No Artists Outshine Others in This Egalitarian Collection
CHICAGO — Collector commitment levels vary widely: There is the casual art purchaser; the informed and systematic acquirer; and then, at the top of the pyramid, the fully committed zealot. Patric McCoy easily qualifies in the last category.Posted — Updated
CHICAGO — Collector commitment levels vary widely: There is the casual art purchaser; the informed and systematic acquirer; and then, at the top of the pyramid, the fully committed zealot. Patric McCoy easily qualifies in the last category.
McCoy has some 1,300 works stuffed into his apartment here on the South Side, not too far from his alma mater, the University of Chicago. Across the street is the house where musician Muddy Waters lived for two decades.
The paintings, sculptures and drawings aren’t all necessarily by well-known artists, and McCoy likes it that way. In fact, he refused to let The New York Times photograph some ceramics by the biggest name on hand, the Chicago-based Theaster Gates. “I don’t like putting one artist over the others,” McCoy said. “I have a problem with celebrity emphasis.”
He spoke glowingly of several paintings by George Crump, a sculpture by Preston Jackson and a print by Larry Walker (the father of artist Kara Walker), but, given enough time, he would find similar praise for everything in the place. Intense, bright colors tie it all together.
McCoy, 71, is a retired chemist who co-founded Diasporal Rhythms, a group that collects the work of artists of African descent. In October, a show of some of their collections will be on view at the DuSable Museum of African American History, and some of the participants will open their homes for tours, too.
On a recent morning after working out, McCoy talked about his very precise and thought-out collecting philosophy. These are edited excerpts from the conversation.
A: In 1968 at the University of Chicago, my roommate was an art major, and he came back with a lithograph that he had done in class. I asked him what a lithograph was because I didn’t know. So he explained the process, and then I asked him if he was going to sell it. And we negotiated for $10. I bought it, and still have it to this day.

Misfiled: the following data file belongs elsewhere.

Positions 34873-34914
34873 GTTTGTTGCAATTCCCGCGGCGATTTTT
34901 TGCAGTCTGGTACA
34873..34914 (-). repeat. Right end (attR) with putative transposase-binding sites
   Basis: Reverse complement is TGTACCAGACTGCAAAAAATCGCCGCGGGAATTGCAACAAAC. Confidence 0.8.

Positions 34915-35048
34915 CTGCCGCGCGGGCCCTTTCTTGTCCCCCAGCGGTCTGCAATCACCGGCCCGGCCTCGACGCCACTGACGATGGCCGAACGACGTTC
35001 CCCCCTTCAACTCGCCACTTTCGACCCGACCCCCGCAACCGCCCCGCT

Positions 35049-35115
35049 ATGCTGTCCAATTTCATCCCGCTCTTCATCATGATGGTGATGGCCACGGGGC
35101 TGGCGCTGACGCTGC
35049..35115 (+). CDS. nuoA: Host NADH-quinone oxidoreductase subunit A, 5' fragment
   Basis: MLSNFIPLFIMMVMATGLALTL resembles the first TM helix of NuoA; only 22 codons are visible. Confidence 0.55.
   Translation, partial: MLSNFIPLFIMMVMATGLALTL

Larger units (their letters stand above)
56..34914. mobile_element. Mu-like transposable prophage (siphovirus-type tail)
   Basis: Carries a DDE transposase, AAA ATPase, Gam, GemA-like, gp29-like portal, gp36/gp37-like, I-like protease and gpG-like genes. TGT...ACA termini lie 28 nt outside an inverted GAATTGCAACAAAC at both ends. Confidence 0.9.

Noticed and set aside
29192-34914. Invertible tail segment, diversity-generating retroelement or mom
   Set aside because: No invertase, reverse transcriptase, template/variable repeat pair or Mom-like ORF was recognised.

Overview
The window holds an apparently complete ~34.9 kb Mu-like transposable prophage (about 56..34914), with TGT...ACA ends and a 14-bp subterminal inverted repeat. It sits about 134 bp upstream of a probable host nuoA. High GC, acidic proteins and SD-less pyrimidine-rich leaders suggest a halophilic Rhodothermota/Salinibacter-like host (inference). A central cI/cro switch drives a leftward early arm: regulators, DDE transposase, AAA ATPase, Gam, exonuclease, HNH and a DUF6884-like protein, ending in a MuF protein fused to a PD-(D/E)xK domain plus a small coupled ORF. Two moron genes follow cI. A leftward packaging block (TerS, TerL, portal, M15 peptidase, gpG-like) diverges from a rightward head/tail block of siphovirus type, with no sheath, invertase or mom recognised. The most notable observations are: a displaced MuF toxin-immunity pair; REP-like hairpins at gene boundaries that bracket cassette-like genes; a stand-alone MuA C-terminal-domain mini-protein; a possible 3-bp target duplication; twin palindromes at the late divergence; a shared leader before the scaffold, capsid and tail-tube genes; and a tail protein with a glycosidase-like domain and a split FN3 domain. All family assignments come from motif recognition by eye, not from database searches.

A: It was slow at first. After doing it for a while, I started to understand that I actually was an art collector. There are so many different prejudices in the American scene that keep people from thinking of themselves as art collectors. We have been told through the media that you have to be super wealthy.
A: That you have to be private, that you acquire things and you squirrel them away. And what you hear everywhere is that you have to know something about art, and that is such a bunch of malarkey. All you have to do is look at something and say, “I like that, and I want to buy it,” and then you’re an art collector.
A: My father, Thomas McCoy, was an accomplished artist in high school and received a full scholarship from the Art Institute of Pittsburgh. A month after sending him the acceptance letter, they sent him a letter saying he couldn’t come there because he was black. He never received any formal training after high school but he did painting, photography, commercial art and furniture design when he wasn’t working at the Glidden paint factory. The painting of our family was done at the height of the atomic war scare of the 1950s. He took a frightening symbol and made it a symbol of the family.
A: At one point I was doing research on Jean Baptiste Point du Sable [the Haitian who is considered the founder of Chicago]. When he left in 1800 and had to sell his estate, the deed listed he had 23 paintings. And I realize this is in the wilderness, there are no roads — the city wasn’t even established until 1837, and he has all these paintings. So I’m thinking, “Oh, this city was founded by an art collector.” And so we’re just part of that tradition.
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